On 17 Nov 2009, 230 Squadron eventually left Northern Ireland for RAF Benson in Oxfordshire after 17 years in province.[12]

A Westland Puma of 230 Squadron

Aircraft operated

From To Aircraft Variant Notes
August 1918 March 1919 Curtiss H.12 H.16[13]
September 1918 December 1918 Sopwith Camel No. 487 Flight
October 1918 June 1921 Fairey III B, C Nos. 327 and 328 Flight
August 1918 April 1923 Felixstowe F.2 A, F.3 Nos. 327 and 328 Flight
January 1920 April 1923 Felixstowe F.5
April 1935 November 1938 Short Singapore III
June 1938 January 1943 Short Sunderland I
June 1941 March 1942 Dornier Do 22 K Ex-Yugoslav air force no. 2 squadron
June 1941 March 1942 Rogozarski SIM XIV H Ex-Yugoslav air force no. 2 squadron[14]
December 1941 January 1943 Short Sunderland II
April 1942 March 1945 Short Sunderland III
January 1945 February 1957 Short Sunderland V
September 1958 March 1960 Scottish Aviation Pioneer CC.1
January 1960 December 1962 Scottish Aviation Twin Pioneer CC.1/CC.2
June 1962 December 1971 Westland Whirlwind HAR.10
October 1971 Date Aérospatiale/Westland Puma HC.1

[15][16][17][18]

See also

References

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Notes

  1. ^ 230 Sqn. on www.rafweb.org
  2. ^ Rawlings 1982, p. 156.
  3. ^ Bowyer and Rawlings 1979, p. 14.
  4. ^ Bowyer and Rawlings 1979, p. 76.
  5. ^ Bowyer and Rawlings 1979, pp. 31-32.
  6. ^ Bowyer and Rawlings 1979, p. 116.
  7. ^ Bowyer and Rawlings 1979, p. 126.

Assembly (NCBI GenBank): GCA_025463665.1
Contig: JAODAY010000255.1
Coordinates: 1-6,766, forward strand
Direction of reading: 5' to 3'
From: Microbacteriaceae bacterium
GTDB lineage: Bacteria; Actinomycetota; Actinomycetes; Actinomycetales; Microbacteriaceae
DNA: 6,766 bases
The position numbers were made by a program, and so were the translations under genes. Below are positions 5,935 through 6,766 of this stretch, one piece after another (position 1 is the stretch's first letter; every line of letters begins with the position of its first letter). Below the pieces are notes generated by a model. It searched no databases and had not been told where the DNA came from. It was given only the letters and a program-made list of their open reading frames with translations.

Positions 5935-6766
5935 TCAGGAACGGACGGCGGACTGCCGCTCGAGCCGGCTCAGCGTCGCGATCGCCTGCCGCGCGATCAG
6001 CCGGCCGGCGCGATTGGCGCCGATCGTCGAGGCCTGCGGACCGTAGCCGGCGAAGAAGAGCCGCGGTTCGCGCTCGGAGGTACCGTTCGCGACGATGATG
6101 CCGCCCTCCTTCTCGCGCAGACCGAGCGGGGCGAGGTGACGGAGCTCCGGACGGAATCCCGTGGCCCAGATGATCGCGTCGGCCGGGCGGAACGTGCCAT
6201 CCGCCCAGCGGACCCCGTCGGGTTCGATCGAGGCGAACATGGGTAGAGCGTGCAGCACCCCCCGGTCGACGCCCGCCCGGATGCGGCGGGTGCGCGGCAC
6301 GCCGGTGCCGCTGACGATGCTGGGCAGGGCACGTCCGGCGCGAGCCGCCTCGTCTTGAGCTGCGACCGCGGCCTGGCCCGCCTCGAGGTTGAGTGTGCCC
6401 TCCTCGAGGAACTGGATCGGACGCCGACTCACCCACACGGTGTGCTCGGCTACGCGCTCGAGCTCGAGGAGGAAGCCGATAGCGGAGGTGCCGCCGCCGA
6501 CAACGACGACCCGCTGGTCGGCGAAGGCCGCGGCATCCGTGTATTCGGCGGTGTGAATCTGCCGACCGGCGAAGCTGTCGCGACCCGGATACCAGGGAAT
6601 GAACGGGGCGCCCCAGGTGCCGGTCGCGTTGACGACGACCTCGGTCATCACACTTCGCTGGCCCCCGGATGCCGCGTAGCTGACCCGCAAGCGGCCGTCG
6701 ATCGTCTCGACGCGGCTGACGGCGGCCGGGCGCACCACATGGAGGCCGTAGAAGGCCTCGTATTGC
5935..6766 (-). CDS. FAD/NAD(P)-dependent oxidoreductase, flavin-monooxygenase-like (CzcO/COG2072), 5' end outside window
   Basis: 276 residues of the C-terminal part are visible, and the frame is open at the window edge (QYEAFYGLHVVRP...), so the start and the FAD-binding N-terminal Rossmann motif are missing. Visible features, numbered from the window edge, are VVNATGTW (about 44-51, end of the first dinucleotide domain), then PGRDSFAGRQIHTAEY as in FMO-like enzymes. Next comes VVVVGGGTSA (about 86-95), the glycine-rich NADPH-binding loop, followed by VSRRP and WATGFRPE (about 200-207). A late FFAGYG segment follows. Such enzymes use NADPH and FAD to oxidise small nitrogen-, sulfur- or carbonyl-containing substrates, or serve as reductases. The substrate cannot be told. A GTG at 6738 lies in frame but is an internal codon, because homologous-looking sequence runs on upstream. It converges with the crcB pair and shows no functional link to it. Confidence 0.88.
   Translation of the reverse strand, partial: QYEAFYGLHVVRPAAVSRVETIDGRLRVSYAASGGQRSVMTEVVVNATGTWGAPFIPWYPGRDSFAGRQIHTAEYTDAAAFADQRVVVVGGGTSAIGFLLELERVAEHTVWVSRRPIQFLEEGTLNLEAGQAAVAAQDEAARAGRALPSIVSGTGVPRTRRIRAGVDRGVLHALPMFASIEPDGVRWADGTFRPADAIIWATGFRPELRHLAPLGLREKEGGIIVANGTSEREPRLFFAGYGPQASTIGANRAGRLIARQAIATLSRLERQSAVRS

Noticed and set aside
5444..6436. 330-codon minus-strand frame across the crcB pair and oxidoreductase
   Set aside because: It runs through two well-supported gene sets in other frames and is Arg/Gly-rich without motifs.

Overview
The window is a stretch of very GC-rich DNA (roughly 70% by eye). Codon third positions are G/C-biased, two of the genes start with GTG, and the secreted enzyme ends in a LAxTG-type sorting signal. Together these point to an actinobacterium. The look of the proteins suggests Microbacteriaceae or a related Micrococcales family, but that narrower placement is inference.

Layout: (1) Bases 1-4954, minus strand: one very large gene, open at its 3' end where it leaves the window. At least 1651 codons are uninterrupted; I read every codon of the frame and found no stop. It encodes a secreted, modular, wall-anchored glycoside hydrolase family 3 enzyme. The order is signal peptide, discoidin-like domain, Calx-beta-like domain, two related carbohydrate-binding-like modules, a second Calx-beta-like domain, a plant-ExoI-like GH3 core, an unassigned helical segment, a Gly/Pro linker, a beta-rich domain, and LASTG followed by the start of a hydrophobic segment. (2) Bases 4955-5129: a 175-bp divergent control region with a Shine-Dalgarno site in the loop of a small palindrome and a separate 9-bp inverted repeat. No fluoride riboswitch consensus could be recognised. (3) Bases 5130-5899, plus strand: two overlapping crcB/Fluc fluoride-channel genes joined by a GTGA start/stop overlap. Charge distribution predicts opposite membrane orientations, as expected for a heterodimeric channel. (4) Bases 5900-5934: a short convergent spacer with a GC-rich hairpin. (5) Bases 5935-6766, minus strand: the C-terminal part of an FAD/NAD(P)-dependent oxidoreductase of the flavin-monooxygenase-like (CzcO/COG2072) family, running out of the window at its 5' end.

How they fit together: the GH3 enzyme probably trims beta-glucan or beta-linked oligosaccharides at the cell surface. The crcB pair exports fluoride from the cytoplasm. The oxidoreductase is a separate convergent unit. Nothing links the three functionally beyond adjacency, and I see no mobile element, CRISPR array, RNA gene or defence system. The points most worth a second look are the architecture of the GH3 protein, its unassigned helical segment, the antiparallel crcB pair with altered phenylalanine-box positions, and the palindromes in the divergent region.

8. ^ Flintham and Thomas 2003, p. 199.
  9. ^ BBC, http://news.bbc.co.uk/2/hi/uk_news/northern_ireland/7365355.stm
  10. ^ Rawlings 1969, p. 242.
  11. ^ Rawlings 1969, p.244.
  12. ^ Air International January 2010, p.7.
  13. ^ Jefford 2001, p. 76.
  14. ^ Warner 2004, p. 171.
  15. ^ Rawlings 1982, p. 157.
  16. ^ Halley 1988, p. 298.
  17. ^ Jefford 2001, pp. 76-77.
  18. ^ Warner 2004, p. 174.

Bibliography

  • Bowyer, Michael J.F. and John D.R. Rawlings. Squadron Codes 1937-56. Cambridge, UK: Patrick Stephens Ltd., 1979. ISBN 0-85059-364-6.
  • Deller, Alan W. The Kid Glove Pilot: A Personal Account of Flying Sunderlands in World War Two. Newtownards, County Down, Northern Ireland: Colourpoint Books, 2004. ISBN 1-904242-20-0.
  • Docherty, Tom. Hunt Like a Tiger: 230 Squadron at War, 1939-45. Bognor Regis, West Sussex, UK: Woodfield Publishing, 2003. ISBN 1-903953-37-5.
  • Flintham, Vic and Andrew Thomas. Combat Codes: A Full Explanation and Listing of British, Commonwealth and Allied Air Force Unit Codes since 1938. Shrewsbury, Shropshire, UK: Airlife Publishing Ltd., 2003. ISBN 1-84037-281-8.
  • Halley, James J. The Squadrons of the Royal Air Force. Tonbridge, Kent, UK: Air Britain (Historians) Ltd., 1980. ISBN 0-85130-083-9.
  • Halley, James J. The Squadrons of the Royal Air Force & Commonwealth, 1918-1988. Tonbridge, Kent, UK: Air Britain (Historians) Ltd., 1988. ISBN 0-85130-164-9.
  • Jefford, Wing Commander C.G., MBE,BA,RAF (Retd). RAF Squadrons, a Comprehensive Record of the Movement and Equipment of all RAF Squadrons and their Antecedents since 1912. Shrewsbury: Airlife Publishing, 2001. ISBN 1-84037-141-2.
  • "Operation Tiger 9". Air International, January 2010, Vol. 78, No. 1. p.7.
  • Rawlings, J.D.R. "History of 230 Squadron". Air Pictorial, July 1969. Vol. 31 No.7. pp. 242–244.
  • Rawlings, John D.R. Coastal, Support and Special Squadrons of the RAF and their Aircraft. London: Jane's Publishing Company Ltd., 1982. ISBN 0-7106-0187-5.
  • Warner, Guy. No. 230 Squadron Royal Air Force "Kita chari jauh - We search far". Newtownards, County Down, Northern Ireland: Colourpoint Books, 2004. ISBN 1-904242-33-2.

External links